And regarding Israel and the Occupied Palestinian Territory the Church remains committed to the following principles (previously set out and agreed by the General Assembly):

That the current situation is characterised by an inequality in power, therefore reconciliation can only be possible if the Israeli military occupation of the West Bank and East Jerusalem, and the blockade of Gaza, are ended.

The Church of Scotland condemns violence, terrorism and intimidation no matter the perpetrator

The Church of Scotland affirms the right of Israelis and Palestinians to live within secure and fixed boundaries in states of their own.

The Israeli settlements in East Jerusalem and the West Bank are illegal under international law.

The Church of Scotland should do nothing to promote the viability of the illegal settlements on Palestinian land.

That human rights of all peoples should be respected, and this should include the right of return and / or compensation for Palestinian refugees.

That negotiations between the Government of Israel and the Palestinian Authority about peace with justice must resume at the earliest opportunity and the Church of Scotland should continue to put political pressure on all parties to commence such negotiations, and asking all parties to recognise the inequality in power which characterises this situation.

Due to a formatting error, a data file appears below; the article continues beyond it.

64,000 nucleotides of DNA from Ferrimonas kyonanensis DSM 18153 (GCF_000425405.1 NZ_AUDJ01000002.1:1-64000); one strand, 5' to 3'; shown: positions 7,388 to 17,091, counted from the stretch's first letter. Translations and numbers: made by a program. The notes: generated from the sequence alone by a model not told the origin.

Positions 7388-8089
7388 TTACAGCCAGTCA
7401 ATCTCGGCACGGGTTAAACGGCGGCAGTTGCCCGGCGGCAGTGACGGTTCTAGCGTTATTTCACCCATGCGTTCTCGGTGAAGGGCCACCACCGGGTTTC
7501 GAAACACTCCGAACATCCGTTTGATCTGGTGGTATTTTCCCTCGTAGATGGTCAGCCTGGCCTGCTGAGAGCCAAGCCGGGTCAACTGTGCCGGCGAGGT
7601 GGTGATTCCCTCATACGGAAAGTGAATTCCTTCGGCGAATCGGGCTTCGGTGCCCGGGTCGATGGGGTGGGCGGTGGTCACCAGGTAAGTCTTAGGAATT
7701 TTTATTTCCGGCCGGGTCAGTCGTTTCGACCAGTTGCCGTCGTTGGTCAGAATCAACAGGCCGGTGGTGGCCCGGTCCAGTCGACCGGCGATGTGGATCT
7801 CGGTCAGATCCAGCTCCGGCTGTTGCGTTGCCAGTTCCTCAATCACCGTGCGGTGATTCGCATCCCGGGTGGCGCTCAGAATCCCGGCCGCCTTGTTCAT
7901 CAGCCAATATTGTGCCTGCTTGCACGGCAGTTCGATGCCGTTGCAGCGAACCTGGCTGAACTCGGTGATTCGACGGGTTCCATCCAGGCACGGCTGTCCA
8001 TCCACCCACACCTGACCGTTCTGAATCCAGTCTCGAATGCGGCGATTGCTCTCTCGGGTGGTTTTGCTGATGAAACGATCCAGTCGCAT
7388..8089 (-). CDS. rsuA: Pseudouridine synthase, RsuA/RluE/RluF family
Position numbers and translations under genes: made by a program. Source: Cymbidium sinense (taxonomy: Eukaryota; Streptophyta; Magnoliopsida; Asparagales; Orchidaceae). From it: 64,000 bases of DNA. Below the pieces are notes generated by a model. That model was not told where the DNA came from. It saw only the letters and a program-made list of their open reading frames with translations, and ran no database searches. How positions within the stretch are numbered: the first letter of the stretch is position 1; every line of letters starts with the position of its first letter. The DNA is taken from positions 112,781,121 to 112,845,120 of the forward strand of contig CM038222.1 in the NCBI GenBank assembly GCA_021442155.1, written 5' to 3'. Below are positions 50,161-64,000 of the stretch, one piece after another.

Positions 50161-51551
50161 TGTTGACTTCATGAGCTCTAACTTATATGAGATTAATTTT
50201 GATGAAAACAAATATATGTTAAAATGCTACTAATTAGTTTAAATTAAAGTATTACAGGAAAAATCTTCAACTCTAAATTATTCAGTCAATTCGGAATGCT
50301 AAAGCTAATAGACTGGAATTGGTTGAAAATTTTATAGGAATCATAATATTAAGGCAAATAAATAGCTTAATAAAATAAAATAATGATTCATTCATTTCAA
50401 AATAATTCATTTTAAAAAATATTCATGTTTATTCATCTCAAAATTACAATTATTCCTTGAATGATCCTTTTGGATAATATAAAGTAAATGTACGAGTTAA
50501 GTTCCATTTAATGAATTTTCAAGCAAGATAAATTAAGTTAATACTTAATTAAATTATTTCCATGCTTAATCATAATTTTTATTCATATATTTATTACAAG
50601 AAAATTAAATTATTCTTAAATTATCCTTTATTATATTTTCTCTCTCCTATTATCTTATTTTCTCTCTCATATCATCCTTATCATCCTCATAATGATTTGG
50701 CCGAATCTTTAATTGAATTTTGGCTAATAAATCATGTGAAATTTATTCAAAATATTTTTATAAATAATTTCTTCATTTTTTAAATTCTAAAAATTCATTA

That there are safe rights of access to the sacred sites for the main religions in the area.

This stance seems pretty robust to me, and the Church’s support for refugees’ right of return is very welcome. However it also raises questions. Why, having already emphasised that the crisis in the Holy Land is characterised by "an inequality of power", call for the two sides to be thrown together again in fruitless negotiations? Negotiate what? Freedom? Is that negotiable? The return of stolen lands and property? Is that negotiable? These matters are already decided by international and humanitarian law and numerous UN resolutions waiting to be enforced. How can the Church approve so-called 'negotiations' while one party is still under illegal occupation with a gun to his head? What justice is likely to come out of that? The Church does urge the UK Government and the European Union "to do all that is within their power to ensure that international law is upheld", but that surely must come first, rather than relying on discredited talks."